However it isn’t as simple as that. There is no definition of residence in the Northern Territory (Self-Government) Act, nor did the Commonwealth Minister throw any light on the question in his Second Reading Speech when the Act was introduced way back on 11 May 1978. Nevertheless, when interpreting any Act a court is required to give effect to Parliament’s legislative intention.
That may be problematic where Parliament’s intention has not been made clear. Given that most states’ constitutions do not contain any residence requirement as a qualification for electoral office (Tasmania is an exception), there is little doubt that the Commonwealth Parliament was concerned to ensure that NT MLAs should not be “blow-ins” with little or no connection to the Territory. At the time most public servants were short-term Commonwealth transferees, as were many if not most corporate employees. The Territory had a transient population (with the notable exception of its Aboriginal residents). Most were here for a good time not a long time, as the expression went.
But that observation doesn’t get us very far. Terry Mills is not a blow-in on any view. Moreover, it is very unlikely that a court would interpret Territory “residence” as requiring continuous unbroken presence here. Absence on business or on holiday or for medical treatment, for example, even for a fairly prolonged period of time, would be unlikely to negate NT residence unless it is clear on the evidence that a person has evinced an intention to take up permanent residence elsewhere. For tax and social security purposes, “residence” in Australia is defined by analysing multiple factors. For example, section 7 of the Social Security Act 1991 relevantly provides:
(3) In deciding for the purposes of this Act whether or not a person is residing in Australia, regard must be had to:
(a) the nature of the accommodation used by the person in Australia; and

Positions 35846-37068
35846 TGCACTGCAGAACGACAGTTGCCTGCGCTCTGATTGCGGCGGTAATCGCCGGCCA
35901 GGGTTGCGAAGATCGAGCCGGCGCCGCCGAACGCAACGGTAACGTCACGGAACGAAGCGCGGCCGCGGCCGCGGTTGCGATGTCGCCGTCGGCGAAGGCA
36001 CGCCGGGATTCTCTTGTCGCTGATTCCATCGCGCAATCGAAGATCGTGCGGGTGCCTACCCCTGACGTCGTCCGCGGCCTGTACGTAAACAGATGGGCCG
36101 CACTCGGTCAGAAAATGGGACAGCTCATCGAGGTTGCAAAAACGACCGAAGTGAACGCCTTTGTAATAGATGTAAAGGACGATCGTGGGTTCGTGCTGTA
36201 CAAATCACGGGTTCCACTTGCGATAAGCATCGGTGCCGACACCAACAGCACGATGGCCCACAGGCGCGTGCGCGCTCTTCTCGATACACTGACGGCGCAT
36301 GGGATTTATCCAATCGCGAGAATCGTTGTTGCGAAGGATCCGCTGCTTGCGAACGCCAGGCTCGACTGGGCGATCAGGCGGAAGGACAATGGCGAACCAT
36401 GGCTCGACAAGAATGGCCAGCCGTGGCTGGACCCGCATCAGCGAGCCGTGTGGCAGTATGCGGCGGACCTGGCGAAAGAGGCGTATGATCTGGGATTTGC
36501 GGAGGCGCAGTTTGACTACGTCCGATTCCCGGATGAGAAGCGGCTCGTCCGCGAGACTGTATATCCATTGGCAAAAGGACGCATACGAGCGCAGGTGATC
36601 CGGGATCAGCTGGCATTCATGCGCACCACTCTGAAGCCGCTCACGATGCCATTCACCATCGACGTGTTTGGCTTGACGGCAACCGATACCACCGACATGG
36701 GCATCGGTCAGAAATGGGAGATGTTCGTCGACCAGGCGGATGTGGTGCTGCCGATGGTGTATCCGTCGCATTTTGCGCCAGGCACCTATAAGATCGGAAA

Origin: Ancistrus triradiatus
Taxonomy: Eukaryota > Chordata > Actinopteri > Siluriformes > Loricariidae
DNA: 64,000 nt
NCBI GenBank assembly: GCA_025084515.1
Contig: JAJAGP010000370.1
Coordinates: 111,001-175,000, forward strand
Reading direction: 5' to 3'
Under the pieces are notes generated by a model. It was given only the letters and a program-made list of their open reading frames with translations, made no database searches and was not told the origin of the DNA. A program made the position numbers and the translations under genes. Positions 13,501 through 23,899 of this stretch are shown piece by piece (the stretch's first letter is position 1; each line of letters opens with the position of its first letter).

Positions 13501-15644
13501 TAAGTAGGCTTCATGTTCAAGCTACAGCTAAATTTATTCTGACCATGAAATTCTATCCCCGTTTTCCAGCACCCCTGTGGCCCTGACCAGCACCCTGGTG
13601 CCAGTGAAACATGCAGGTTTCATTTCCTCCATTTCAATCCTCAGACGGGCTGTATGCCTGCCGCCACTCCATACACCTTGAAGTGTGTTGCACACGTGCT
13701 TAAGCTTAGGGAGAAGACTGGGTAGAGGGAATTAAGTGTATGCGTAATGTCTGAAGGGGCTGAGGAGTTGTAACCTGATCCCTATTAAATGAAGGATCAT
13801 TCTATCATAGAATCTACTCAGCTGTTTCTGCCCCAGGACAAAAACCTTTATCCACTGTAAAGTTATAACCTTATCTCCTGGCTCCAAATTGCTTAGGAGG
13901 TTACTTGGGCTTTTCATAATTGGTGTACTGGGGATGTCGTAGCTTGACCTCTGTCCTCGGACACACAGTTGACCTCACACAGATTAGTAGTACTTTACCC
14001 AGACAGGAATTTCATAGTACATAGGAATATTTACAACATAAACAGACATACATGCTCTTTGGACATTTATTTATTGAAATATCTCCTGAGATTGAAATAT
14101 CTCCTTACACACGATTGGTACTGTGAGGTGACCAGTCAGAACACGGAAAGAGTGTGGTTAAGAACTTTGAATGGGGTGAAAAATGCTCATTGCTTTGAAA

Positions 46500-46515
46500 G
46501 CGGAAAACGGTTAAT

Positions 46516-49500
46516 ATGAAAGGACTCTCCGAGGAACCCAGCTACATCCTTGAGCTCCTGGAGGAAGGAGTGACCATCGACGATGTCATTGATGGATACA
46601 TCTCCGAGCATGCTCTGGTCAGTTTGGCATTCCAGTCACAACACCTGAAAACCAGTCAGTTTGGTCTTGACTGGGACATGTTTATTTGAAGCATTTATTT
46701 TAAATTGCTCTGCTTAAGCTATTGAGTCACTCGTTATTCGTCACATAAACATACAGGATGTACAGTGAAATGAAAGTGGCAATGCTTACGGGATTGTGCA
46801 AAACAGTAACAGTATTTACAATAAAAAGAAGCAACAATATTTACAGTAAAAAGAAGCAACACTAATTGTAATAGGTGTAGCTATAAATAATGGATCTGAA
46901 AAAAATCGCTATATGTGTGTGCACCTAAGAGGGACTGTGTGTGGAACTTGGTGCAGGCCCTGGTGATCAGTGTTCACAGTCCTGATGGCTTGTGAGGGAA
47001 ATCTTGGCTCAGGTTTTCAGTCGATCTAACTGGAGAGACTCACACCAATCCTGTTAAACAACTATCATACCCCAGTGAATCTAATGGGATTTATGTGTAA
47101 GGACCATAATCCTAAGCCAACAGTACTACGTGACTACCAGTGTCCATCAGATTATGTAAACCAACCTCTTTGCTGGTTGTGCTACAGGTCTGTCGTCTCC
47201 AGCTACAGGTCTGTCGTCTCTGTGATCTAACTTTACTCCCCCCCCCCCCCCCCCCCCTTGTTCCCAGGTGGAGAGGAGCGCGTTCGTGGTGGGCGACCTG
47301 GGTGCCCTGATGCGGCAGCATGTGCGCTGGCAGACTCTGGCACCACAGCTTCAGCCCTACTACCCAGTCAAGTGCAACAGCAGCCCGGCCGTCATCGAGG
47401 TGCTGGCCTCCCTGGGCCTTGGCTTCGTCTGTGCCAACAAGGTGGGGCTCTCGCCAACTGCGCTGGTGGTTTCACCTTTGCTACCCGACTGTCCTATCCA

(b) the nature and extent of the family relationships the person has in Australia; and
(c) the nature and extent of the person’s employment, business or financial ties with Australia; and
(d) the nature and extent of the person’s assets located in Australia; and
(e) the frequency and duration of the person’s travel outside Australia; and
(f) any other matter relevant to determining whether the person intends to remain permanently in Australia.
I don’t know enough of the facts concerning Terry Mills’ living and working arrangements to draw a conclusion on how likely he would be to be held to retain Northern Territory residence under such an approach, but I suspect he would have a fair prospect of success.
However, let’s assume for a moment that a court holds Terry Mills was NOT a Territory resident at the nomination date for the 2016 NT election. What orders would the court then make?
First, we should note that, although no-one appealed Nader J’s order declaring the election of Ian Tuxworth in 1987 to be void (so that a by-election was held at which Maggie Hickey was elected and Tuxworth lost), the High Court subsequently indicated in another case that His Honour’s decision had actually been wrong. In Re Wood in 1988 the High Court observed: